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John Foster
Palo Alto
Playing at the intersection of people and organizations
Interests: Learning, leadership, organizations, social systems, adventure, guitar, my family, home construction & carpentry, running, games, play
Recent Activity
Hey Bob: At IDEO we try to practice what we call the "naive mind" when we start a project. Our culture deems a "clean slate" with diverse perspectives as powerful as an expert with deep experience. Often this fresh perspective (cracks in the bone), coupled with talented problem solvers (hunters) and our design process discipline helps us get to innovative outcomes faster than more traditional expert/advisor approaches. I'd also like to point out (to Hun Boon) that one shouldn't assume the Naskapi didn't know they were using a randomized strategy to design their hunts. They might have been using the method as a device to discipline their process.
Yes, I totally agree with the previous comment. Simply put, assholes don't collaborate. Innovation requires collaboration. I believe it has something to do with the size of the human cortex and all of the other innate goodies packed in there like oxytocin, a chemical that supports collaboration. Yet, we still have some basal instinctive behavior in the more ancient portions of our brain. At our best the cortex overrides the reptilian brain stem and we collaborate. P.S. Women seem to have more inclination to the collaborative tendencies and have more oxytocin than men.
This is a great example of a change in action. I want to underscore what I think is key in Bob's comments: That the team of "agents" is acting at an interpersonal level, meeting with people and knocking on doors. Scale on the internet, and expert advocacy do much to legitimize a movement, but interpersonal relationships are where the real action occurs. In social networking theory this is called the spread of a contagion. Simple contagions (like germs or fads) spread when only one person has to decide to act. Complex contagions require one or more people to reinforce your decision to act. This is when the strength of your relationships with others really matters. Check Damon Centola's work at MIT for more on complex contagions here: http://mitsloan.mit.edu/newsroom/2009-centola.php It goes something like, "I spoke with Joe and he's interested. You should check with him." When you check with Joe and he confirms, a more complex contagion (like getting a pedestrian mall to happen) start to snowball into reality. Whether it is in a family, a team, a company, or society at large, change comes from individuals. That is, system level change is preceded by individual change. There are many quotes and phrases you can lean on to remind yourself of this, like the famous Gandhi statement, "Be the change you are trying to create." But you not only have to "be the change" you have to advocate at a personal level if you really want it to come to life.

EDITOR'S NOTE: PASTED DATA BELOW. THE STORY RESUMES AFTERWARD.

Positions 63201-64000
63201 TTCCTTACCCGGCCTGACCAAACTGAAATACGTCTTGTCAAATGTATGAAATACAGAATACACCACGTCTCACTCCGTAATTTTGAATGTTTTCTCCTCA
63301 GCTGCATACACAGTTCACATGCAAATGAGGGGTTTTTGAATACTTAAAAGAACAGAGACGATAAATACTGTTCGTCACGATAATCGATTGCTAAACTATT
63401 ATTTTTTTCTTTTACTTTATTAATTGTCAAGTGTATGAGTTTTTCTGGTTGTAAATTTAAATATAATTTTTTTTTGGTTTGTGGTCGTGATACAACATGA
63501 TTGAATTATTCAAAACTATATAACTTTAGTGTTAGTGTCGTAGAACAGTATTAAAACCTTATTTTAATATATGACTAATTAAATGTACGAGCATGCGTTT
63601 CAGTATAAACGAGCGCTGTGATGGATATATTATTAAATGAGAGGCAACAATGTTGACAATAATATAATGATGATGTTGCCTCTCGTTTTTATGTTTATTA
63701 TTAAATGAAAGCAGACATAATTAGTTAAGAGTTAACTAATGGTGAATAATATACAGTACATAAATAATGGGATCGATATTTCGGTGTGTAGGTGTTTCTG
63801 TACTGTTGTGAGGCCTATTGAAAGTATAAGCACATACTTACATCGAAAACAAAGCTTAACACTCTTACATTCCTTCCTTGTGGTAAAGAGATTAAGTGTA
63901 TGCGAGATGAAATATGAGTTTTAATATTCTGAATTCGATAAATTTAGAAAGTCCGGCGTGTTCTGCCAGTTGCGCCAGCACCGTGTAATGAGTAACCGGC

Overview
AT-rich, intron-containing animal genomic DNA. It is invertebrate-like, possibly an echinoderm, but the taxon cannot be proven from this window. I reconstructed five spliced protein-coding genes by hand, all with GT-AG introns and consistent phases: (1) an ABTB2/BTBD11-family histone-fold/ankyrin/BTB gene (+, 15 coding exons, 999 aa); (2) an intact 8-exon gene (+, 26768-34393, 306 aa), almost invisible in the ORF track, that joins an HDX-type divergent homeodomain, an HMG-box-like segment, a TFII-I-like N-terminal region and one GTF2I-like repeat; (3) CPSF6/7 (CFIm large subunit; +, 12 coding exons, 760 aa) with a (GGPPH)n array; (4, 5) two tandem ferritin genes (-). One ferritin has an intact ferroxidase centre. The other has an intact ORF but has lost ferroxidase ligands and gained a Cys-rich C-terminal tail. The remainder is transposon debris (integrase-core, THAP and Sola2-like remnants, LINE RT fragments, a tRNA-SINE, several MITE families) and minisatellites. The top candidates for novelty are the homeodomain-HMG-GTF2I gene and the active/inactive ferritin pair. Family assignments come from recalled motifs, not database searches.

Hey Bob: I love this stuff and see many instances where this can be very practical. First, is leaders should always remember they are on stage, being "looked at" for cues. It's a powerful way to create movement or change. Second, I want to make note that baboons are hierarchical and taking cues from the dominant player works for them. But what if you want your organization to be "reciprocal" so it can deal with different external forces (threats/opportunities). Perhaps everyone should look out in different directions or go exploring like bees.
Toggle Commented May 19, 2009 on Of Baboons and Bosses at Bob Sutton
Nice case points April. I would add that that they are remaining user centered by getting Rypple in people's hands and watching closely. I've already see several new features come out. Adapt and evolve, don't over plan!
1 reply
Hey Diego: I love this one. We just had a big mistake on our team yesterday and everyone felt pretty badly about it. It was important for us to move forward and learn from it, and I think we will within the team, but I found myself wondering about the "reputation risk" we face when making mistakes in more distant relationships. I think over time people see a pattern of mistake, recover, win; but how do we make sure this doesn't turn into mistake, distrust, lose?